Winter break is always a time when I enjoy the luxury of sleeping. Unfortunately, this worked to my disadvantage, since most of the day after waking up was spent doing something mind-numbingly irrelevant to me. I learned the mathematics of different voting systems, and how to diagram a Hamilton circuit, but I’m a writer. If I ever need to find the inflation rate from the 1980s to the 2000s, I’ll surely send my professor a letter of gratitude generated out of pure disbelief.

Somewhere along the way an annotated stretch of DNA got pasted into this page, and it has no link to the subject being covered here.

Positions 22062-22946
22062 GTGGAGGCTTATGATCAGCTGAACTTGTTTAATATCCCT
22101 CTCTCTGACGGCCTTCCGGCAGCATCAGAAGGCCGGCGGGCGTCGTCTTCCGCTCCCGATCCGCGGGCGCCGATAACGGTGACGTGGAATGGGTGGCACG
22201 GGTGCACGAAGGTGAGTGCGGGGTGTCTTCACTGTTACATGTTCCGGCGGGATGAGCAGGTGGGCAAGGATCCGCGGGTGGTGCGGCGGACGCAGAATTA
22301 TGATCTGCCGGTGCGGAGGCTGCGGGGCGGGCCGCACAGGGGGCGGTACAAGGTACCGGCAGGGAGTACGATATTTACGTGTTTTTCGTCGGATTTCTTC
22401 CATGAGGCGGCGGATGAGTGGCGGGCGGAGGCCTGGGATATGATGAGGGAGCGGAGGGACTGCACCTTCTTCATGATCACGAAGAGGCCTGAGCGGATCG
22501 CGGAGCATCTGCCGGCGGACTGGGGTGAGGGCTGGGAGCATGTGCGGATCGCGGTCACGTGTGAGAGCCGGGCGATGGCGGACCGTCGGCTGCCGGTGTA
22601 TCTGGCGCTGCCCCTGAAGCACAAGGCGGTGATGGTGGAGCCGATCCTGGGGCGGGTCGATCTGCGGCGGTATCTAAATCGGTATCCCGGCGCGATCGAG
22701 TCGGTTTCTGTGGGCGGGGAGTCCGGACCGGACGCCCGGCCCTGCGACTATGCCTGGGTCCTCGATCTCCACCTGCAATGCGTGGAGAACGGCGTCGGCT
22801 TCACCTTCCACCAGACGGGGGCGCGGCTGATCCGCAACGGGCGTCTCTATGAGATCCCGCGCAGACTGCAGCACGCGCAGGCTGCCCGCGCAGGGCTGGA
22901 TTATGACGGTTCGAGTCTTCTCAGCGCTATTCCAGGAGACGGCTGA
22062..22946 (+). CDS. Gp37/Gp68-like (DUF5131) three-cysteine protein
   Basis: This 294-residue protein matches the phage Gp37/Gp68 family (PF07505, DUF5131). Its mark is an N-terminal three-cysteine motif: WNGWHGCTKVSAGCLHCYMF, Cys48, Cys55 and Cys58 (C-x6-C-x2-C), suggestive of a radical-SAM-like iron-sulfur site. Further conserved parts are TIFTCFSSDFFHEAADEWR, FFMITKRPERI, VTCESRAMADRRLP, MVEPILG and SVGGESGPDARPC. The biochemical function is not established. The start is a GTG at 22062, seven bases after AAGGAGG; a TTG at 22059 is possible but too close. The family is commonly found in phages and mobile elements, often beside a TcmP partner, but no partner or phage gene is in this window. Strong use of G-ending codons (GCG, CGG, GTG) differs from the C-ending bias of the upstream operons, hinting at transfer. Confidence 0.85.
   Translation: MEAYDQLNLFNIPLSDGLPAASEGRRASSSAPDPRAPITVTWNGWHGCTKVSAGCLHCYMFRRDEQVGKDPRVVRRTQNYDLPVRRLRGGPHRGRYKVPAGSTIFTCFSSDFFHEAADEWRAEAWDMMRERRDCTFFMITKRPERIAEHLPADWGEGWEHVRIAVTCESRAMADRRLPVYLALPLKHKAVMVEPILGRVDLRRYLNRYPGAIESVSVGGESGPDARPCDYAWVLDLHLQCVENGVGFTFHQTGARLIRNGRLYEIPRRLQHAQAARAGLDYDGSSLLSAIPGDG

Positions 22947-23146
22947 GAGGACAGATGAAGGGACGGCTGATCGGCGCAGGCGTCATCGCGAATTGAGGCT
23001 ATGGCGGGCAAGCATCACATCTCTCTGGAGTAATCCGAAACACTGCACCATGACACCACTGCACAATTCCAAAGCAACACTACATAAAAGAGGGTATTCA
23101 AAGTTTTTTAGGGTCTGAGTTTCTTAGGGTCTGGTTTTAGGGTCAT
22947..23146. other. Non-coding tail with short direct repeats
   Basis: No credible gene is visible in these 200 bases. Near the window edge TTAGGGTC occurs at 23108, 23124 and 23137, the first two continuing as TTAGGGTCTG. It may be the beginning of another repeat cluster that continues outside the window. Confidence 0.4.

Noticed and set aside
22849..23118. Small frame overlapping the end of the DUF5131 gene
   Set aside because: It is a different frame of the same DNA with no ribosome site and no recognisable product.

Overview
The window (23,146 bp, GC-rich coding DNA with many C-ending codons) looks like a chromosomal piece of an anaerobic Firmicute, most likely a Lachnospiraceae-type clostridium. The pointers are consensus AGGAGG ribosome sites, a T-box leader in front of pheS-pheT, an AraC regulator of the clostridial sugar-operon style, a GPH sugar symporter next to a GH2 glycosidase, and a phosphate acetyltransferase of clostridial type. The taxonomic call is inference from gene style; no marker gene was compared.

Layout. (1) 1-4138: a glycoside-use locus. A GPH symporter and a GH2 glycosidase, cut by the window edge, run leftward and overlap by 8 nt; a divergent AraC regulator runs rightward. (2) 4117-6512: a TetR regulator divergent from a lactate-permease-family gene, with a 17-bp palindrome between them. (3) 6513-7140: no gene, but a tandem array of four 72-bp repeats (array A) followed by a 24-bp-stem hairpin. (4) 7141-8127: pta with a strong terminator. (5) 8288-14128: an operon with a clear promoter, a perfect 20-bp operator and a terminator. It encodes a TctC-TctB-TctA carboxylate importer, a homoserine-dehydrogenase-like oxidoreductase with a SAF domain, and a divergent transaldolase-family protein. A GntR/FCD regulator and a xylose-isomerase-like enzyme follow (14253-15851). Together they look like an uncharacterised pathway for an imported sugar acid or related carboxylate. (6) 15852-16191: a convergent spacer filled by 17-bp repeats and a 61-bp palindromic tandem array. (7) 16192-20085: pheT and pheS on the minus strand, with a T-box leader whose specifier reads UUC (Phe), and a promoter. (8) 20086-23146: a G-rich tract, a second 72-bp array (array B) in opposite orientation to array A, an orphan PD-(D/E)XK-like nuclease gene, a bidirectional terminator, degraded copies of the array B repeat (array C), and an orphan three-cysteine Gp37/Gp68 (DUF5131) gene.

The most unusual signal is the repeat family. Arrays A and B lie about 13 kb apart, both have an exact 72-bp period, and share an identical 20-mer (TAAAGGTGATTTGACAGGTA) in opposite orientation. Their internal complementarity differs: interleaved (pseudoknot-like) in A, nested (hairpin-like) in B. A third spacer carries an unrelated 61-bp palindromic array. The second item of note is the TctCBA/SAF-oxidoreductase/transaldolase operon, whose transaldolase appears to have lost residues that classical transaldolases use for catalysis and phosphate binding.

On the other hand, I don’t know anything about my professor. In fact, I don’t even know what gender he/she was. Online courses breed a disconnect for the way education is designed to be: handson, question-driven, and social. Given the subject was math, I would send numerous questions to my professor, only to wait a day before a response matriculate. By this time, I had almost completely forgotten the objective of what I was trying to teach myself. The frustrated tears commenced once more when my mother, after a long day of work, tried to sit down and help me. I eventually enlisted the help of friends, one a public health major from American University, another a professor of mathematics and family friend from Clarion University. I sat like a moron as each took their turns trying to explain the concepts to me. Desperate to just get the work done, I would nod my head at whatever reasoning they gave for the way to go about getting the correct answer. I put forth excessive effort to feign interest in theorems that would in no way enrich the quality of life around me or enlighten my thinking.